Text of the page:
UPLifting: Reply to Bulter

Twink (neptune@mars.superlink.net)
Sat, 22 Nov 1997 16:00:06 -0500 (EST)

At 09:03 PM 11/21/97 -0800, Michael M. Butler <mbutler@comp*lib.org> wrote:
>OK... Let me say that I have doubts about uplifting something as alien as
>octopi.They're mostly-solitary carnivores from a part of the ecosystem we know
>very little about (the cold parts of the Pacific),

Actually, they are found all over the place. If they were only in the cold
parts of
the Pacific, how did they wind up in Mediterranean cuisine? It is the giant
octopus which is native to the _Northeast_ Pacific. Though this organism has
lots of potential, I think due to problems with handling and feeding it
of most types are big eaters, probably because of their active lifestyle),
it would
not be a good candidate for uplifting. I am more inclined toward the brown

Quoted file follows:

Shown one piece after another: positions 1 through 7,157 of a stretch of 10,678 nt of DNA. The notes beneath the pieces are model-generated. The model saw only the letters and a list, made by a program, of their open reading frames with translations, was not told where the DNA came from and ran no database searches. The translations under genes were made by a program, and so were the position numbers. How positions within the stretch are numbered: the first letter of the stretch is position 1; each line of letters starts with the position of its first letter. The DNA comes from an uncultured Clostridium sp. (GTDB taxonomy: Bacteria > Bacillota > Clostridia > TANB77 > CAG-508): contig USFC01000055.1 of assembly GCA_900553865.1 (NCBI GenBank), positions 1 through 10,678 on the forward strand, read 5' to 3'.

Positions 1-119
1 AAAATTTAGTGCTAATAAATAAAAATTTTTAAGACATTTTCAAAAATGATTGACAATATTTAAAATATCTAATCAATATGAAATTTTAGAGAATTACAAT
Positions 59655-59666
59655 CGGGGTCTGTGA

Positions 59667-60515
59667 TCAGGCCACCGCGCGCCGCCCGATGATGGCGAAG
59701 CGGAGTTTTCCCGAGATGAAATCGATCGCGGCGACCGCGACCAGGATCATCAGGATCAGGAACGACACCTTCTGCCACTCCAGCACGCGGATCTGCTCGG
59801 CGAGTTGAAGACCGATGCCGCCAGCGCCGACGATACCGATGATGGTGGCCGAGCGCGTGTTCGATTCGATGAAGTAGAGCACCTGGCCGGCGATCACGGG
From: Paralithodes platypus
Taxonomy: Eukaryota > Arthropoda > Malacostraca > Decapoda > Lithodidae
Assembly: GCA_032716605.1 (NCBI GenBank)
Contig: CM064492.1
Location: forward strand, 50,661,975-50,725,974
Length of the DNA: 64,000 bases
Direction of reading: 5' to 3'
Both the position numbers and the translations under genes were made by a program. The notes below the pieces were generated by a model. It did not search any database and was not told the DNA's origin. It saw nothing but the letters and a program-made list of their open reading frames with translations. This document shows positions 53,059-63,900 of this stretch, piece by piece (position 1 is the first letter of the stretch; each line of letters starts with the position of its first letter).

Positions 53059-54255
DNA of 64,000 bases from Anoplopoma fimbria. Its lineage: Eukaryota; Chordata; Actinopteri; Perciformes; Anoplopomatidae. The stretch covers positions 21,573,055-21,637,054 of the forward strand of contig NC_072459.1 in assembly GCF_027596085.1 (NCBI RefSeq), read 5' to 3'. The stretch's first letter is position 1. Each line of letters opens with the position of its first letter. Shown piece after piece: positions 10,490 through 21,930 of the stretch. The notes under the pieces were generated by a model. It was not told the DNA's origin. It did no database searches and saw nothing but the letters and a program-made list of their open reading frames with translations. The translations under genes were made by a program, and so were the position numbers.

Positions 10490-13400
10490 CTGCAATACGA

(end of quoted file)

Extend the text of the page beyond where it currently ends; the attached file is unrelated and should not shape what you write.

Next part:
octopus, which is found on both American coasts, is much smaller, more studied
and more common.

>and they're
>startlingly-advanced cases of parallel evolution. But they're molluscs. They
>could turn into an enemy a little too easily for my liking. I'd prefer trying
>to uplift something a little closer to us--something mammalian.

I don't completely understand your molluscaphobia:), but I can just as easily
think of uplifting mammals being a threat. But right now, the most dangerous
mammals for you and me are humans. I am more likely to be killed or injured
by a human, either intentionally or otherwise, then I am by any mollusc or
other organism, save microrganisms.

>Call me a
>chauvinist if you want to. I used to joke about what I thought would
>constitute a _real_ "crime against humanity"--giving house cats (F.
>domesticus) hands. I think uplifting octopi might be almost as bad.

I don't think intelligence plus nonhuman form equals enemy of humanity.
If so, what will posthumans be?

Daniel Ust